Document Type



Available under a Creative Commons Attribution Non-Commercial Share Alike 4.0 International Licence



Publication Details

Level3 – August 2006 – Issue 4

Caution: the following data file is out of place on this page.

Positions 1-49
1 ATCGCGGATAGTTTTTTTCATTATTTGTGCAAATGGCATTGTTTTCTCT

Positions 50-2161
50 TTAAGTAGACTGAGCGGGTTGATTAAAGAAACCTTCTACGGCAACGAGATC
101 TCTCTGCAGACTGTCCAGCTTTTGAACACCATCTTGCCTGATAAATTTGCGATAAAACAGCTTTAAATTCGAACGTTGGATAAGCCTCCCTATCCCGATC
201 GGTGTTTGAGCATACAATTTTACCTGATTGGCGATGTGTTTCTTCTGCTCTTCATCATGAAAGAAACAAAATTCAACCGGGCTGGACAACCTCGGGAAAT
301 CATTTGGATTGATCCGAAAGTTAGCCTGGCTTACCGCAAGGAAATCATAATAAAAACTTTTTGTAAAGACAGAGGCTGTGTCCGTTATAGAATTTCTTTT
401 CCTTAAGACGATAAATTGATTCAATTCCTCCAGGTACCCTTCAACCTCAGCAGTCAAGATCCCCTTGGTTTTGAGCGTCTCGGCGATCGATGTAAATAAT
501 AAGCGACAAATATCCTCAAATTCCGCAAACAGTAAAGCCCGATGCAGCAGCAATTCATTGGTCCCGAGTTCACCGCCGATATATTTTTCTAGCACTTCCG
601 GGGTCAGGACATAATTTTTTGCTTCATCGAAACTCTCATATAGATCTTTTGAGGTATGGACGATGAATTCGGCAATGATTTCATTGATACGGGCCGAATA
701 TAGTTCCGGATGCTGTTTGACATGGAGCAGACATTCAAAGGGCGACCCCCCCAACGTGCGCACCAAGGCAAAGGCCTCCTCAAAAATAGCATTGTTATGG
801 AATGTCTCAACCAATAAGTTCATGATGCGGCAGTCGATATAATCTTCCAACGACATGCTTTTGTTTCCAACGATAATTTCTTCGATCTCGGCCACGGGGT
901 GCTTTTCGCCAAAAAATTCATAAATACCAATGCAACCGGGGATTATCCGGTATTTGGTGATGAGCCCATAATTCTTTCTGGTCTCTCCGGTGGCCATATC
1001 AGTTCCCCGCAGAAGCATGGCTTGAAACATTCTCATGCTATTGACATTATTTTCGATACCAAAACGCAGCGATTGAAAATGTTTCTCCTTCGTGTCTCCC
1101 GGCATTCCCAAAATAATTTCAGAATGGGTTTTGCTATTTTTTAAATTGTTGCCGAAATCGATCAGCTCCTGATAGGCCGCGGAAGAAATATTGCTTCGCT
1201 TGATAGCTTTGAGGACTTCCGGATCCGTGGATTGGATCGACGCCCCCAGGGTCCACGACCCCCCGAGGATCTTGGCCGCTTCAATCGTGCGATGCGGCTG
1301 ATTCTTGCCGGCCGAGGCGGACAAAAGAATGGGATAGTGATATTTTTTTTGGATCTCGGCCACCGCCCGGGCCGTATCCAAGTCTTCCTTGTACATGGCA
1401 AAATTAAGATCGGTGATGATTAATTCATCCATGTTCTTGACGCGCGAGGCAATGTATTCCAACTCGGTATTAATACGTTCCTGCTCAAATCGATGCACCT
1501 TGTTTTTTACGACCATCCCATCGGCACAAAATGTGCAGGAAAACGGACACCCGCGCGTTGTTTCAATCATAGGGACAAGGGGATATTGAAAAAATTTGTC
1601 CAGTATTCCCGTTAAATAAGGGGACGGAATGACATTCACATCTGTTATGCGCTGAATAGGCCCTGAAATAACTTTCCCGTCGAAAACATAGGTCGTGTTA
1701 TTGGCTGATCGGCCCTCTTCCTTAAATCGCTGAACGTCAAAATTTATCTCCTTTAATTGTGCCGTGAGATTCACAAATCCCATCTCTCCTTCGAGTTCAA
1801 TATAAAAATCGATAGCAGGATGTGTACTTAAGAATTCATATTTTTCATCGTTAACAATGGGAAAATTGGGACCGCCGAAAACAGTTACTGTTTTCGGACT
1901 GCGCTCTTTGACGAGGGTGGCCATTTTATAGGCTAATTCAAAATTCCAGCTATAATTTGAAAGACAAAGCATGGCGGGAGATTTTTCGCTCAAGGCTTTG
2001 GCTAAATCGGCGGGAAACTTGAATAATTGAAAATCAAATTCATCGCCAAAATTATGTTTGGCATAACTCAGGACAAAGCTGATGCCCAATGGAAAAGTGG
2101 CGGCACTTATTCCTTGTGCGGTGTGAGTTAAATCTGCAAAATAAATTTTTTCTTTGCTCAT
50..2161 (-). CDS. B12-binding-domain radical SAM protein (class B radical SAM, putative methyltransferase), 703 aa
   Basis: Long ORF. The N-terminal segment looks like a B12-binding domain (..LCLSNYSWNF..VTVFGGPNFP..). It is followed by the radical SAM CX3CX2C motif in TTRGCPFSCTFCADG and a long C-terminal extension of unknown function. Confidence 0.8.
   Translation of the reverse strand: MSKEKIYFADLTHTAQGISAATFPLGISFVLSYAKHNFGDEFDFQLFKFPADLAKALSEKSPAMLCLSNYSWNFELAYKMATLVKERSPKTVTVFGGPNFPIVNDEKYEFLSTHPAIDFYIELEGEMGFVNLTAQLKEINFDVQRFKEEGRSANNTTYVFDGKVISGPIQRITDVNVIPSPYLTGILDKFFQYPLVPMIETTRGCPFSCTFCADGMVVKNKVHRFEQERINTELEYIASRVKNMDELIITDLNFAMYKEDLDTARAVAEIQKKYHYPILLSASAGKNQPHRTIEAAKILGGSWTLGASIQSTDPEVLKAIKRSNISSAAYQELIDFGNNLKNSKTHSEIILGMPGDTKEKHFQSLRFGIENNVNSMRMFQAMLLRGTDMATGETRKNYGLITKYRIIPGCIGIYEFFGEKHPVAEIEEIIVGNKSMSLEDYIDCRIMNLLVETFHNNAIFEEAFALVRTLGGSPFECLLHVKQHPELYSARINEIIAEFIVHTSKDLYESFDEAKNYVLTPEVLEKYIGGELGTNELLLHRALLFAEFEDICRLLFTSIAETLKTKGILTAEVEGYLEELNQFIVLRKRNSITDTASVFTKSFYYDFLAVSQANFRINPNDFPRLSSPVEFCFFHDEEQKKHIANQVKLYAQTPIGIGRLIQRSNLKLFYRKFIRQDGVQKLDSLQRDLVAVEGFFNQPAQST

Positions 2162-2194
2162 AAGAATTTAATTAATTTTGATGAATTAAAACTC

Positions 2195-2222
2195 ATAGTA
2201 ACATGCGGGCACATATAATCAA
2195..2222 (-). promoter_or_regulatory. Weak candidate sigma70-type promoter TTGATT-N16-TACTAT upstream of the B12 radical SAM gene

This paper presents the initial results of an investigation into the current awareness and perceptions of equity issues amongst academic staff working on a postgraduate learning and teaching course for teachers in tertiary education in the Republic of Ireland. The study is set in the contemporary landscape of discourses around equality, egalitarianism and equity in education generally. The Irish White Paper on Adult Education Learning for Life (2000) recommends that adult education should be underpinned by three core principles, one of which is to promote equality of access, participation and outcome for participants in adult education, with pro-active strategies to counteract barriers arising from differences of socio-economic status, gender, ethnicity and disability. However, there is no detailing of specific research conducted on equality issues on Postgraduate Certificate Courses for teachers in tertiary level education and how staff working on such courses conceptualise their own practice within current, sometimes conflicting discourses. Therefore, the primary aim of this study is to uncover whether the rhetoric of equity in an Irish higher education institution is being put into practice in reality by the academic course team specifically on this particular course and more widely within the institution in which the course is being delivered, and to critically examine the implications for policy. A qualitative questionnaire was distributed to the course team who designed and are delivering the particular course under study to gauge their awareness of, and attitudes towards, equity in higher education and their experiences of it. Findings included issues with regards to equality of access, participation, outcome and esteem.